For 3 1/2 years, James Harris has carried an electronic image of Theresa Parker’s teeth on his keychain.
“Theresa is always with me,” said Harris, a Georgia Bureau of Investigation special agent.
Since Parker, a Walker County 911 dispatcher, went missing in March 2007, Harris has helped lead the search to find her. He carried her dental records on a USB flash drive, just in case.
“Anytime [investigators] found a body, they’d call me,” he said. “Everybody in North Georgia and Chattanooga would say, ‘Hey, do you want to check them?’
“Theresa’s become everybody’s sister and daughter. Everybody in the area wanted to find her.”
Harris was looking for Theresa Parker in a pond in Walker County when he received the call Tuesday about a jawbone and some skeletal remains found scattered about 100 feet away from the Chattooga River in neighboring Chattooga County.
When he saw the bones, Harris said he and an FBI agent thought the remains matched Theresa Parker’s records, but neither man dared hope until the lab results were in.
“We were like expectant fathers, waiting for the baby to be born,” he said.
Once the match came back positive, Harris said the two men “just stared at each other and didn’t say anything.”
While identification in such cases can sometimes take weeks, Theresa Parker was quickly identified because investigators on the case already had her dental records handy.
From Tuesday through Thursday morning, investigators combed the site where her remains were found off Holland Chattoogaville Road a few miles from Lyerly, Ga., next to the Alabama state line. It appears she was buried at the site, said Detective Walter Hensley, who led the investigation for the Walker County Sheriff’s Office.
“It doesn’t appear she was ever placed in a river,” Hensley said. “I believe she was placed there on the property.”
While investigators had checked parts of the Chattooga River in the search for Theresa Parker, no one had ever been that far south in Chattooga County, he said.
“With divine intervention and a whole lot of luck, very shortly we will be able to return Theresa to her mom and to her sisters,” Hensley said. “And at the same time we’ve returned her to ourselves.”
Sam Parker was charged with his wife’s murder in February 2008. He was and convicted and sentenced to life in prison last year.
But Hensley said there’s still a final step to solving the mystery: How did Sam Parker kill his wife?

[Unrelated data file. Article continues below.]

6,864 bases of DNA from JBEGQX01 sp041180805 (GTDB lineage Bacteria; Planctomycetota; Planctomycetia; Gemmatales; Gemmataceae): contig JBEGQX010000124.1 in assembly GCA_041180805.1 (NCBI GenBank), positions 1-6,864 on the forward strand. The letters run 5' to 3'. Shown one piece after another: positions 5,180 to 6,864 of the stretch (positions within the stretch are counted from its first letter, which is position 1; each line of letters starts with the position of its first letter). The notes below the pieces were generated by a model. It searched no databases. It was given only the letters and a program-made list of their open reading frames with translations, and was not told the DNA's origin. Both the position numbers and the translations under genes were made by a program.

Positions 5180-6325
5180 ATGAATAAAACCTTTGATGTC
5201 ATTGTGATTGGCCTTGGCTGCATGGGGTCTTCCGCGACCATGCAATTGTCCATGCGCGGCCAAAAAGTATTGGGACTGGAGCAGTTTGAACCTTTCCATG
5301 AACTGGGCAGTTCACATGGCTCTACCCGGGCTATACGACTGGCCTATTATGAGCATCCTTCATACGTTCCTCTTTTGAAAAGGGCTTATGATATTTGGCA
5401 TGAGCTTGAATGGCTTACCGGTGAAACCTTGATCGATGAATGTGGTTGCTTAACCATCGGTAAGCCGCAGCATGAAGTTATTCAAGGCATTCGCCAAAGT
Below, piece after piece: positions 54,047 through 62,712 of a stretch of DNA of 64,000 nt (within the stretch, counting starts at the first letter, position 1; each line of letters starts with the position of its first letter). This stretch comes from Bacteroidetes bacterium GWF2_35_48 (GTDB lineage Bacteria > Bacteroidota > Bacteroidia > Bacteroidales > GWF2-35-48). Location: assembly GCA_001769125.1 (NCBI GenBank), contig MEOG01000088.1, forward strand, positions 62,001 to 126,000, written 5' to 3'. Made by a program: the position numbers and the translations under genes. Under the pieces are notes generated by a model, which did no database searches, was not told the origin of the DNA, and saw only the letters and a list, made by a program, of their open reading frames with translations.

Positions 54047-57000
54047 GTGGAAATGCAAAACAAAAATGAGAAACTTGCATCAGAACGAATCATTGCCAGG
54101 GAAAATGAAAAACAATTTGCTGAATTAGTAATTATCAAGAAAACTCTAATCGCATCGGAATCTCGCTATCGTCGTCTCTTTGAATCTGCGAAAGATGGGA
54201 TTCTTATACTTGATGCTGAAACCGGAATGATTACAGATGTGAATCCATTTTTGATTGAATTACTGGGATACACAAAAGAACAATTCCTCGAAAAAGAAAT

No one knows how long it will take for forensic anthropologists in GBI’s crime lab to make that determination or if it’s even possible.
Several investigators on the case say more time and energy were poured into finding Theresa Parker than any other case in their careers.
“It started off personal and it’s still personal,” Hensley said.
The case became even more personal when it seemed apparent that Sam Parker had killed his wife — a woman every public safety officer in Walker County had worked with, Hensley said.
Sam Parker’s guilt also tainted the image of all police officers, leading to even more intensity in the search, Hensley said.
A large number of tips about possible locations of the body also determined the amount of attention paid to the case, said Jerry Scott, GBI special agent in charge.
“Other missing person cases, we don’t have that information,” he said.
While looking for a body often is a needle-in-a-haystack situation, “we don’t even know where the haystack is in some missing cases,” Scott said.
Joy Lukachick is a crime reporter for the Chattanooga Times Free Press. Since 2009, she's covered breaking news, high-profile trials, stories of lost lives and of regained hope and done investigative work. Raised near the Bayou, Joy’s hometown is along the outskirts of Baton Rouge, La. She has a bachelor’s degree in mass communication from Louisiana State University. While at LSU, Joy was a staff writer for the Daily Reveille. When Joy isn't chasing down ...